What is Green Roof Retention?

by Brad Garner on Tuesday, March 19, 2019

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Green roof water retention and stormwater management

Retention is the process of holding water on the green roof, i.e., preventing water from draining off the green roof. Retention has been the focus of the hydrologic design of green roofs over the past few decades. Many people familiar with green roofs but less familiar with other types of stormwater management might not realize that most engineers consider retention the “free gift with purchase” rather than their central stormwater goal.

So, what is this odd thing, retention?

The secret of green roof water retention is green

Retention works like this: rain falls onto a relatively dry green roof, and the green roof absorbs the water, usually in pore spaces. Later, the sun comes out, and the plants use the rainwater to evapotranspire. This means that the water leaves the roof as vapor. Eventually, it rains again, and the process is repeated.

A surprising amount is going on there. Let’s unpack it!

Green roof water retention – getting rid of the runoff

In that description, the green roof absorbs water, and water leaves the green roof not as runoff, but as water vapor.

That’s great on many levels!

Because water does not run off, at least not in this textbook example, there is less stress on drainage infrastructure. Less water flows through pipes and sewers are less likely to overflow. Flooding risks drop as does the potential for erosion at outfalls.

The true devastation of floods can be staggering. Consider for a short moment overflowing, stinking sewers, teeming with dangerous disease and contaminants. Flooded houses. The loss of property. Even loss of life during extreme floods.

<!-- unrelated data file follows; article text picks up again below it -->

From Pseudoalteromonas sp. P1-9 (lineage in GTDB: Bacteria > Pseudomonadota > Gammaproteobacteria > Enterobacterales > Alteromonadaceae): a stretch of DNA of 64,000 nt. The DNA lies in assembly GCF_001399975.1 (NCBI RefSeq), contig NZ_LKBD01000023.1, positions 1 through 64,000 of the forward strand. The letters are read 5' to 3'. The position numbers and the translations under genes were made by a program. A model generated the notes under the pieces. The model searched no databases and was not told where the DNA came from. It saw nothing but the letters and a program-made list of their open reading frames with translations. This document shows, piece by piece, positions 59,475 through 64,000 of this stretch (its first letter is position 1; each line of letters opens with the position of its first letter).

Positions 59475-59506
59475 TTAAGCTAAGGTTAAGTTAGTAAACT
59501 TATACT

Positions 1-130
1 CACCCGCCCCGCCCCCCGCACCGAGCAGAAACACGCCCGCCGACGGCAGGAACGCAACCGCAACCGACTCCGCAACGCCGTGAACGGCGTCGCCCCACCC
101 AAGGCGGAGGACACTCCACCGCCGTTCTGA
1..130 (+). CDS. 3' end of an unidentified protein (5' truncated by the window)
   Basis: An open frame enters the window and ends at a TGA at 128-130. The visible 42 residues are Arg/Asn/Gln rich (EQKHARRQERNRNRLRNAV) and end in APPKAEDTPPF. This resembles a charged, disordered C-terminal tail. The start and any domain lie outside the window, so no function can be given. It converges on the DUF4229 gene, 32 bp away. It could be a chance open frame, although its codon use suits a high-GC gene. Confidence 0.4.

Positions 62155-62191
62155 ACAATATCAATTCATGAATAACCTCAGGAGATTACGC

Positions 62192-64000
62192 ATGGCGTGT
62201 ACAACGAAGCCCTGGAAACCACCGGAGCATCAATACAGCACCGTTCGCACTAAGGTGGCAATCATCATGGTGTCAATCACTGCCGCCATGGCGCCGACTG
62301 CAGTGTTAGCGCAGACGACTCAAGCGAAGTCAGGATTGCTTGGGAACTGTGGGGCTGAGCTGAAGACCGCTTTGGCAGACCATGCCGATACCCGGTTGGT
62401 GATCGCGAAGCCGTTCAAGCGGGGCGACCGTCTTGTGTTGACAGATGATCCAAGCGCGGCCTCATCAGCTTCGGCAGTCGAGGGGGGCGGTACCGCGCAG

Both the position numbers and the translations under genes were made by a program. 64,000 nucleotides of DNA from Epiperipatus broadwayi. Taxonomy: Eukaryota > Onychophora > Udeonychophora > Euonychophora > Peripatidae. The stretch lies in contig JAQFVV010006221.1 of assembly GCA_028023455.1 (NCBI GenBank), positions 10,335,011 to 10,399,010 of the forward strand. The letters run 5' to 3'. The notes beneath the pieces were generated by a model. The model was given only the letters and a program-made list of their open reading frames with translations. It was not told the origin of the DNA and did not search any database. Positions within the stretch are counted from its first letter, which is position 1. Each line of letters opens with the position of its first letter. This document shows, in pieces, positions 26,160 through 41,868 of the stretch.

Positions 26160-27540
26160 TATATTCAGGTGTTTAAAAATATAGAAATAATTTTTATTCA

I think we can all agree that reducing the volume of runoff is a good thing.

Evapotranspiration – not only a tool for reducing floods

Also, notice that water leaves the roof as vapor.
This is the process of evapotranspiration: the combined water vapor losses of evaporation and transpiration. Evaporation can happen when the sun and wind are drying the soil, and transpiration as plants pull water from the soil and emit excess water through stomata, small pores often located on the underside of their leaves.

Evapotranspiration (ET) equals retention.
If you can measure ET, you can measure retention and vice versa.

Evapotranspiration also provides excellent cooling benefits.

Think back to high-school physics: energy is required to convert liquid water to vapor. In the case of green roofs, most of that energy is solar energy, which would otherwise just heat up the roof.
So, increasing retention also increases cooling potential. Pretty cool, huh?!

Green roof – a sponge

In the description above, notice that the green roof started off relatively dry. Think about pouring water on a dry sponge: the dry sponge absorbs the water until it is saturated. After that, pretty much any other water added simply passes straight through immediately. Green roofs usually work the same.

But like sponges, green roofs absorb water more efficiently when they are already a little bit wet. So, for each raindrop that falls onto a green roof, a portion of the raindrop is absorbed, and a portion runs off. The highest ratio of absorption (highest efficiency) occurs when the green roof is already holding some water, usually around 20%-50% of its maximum retention volume.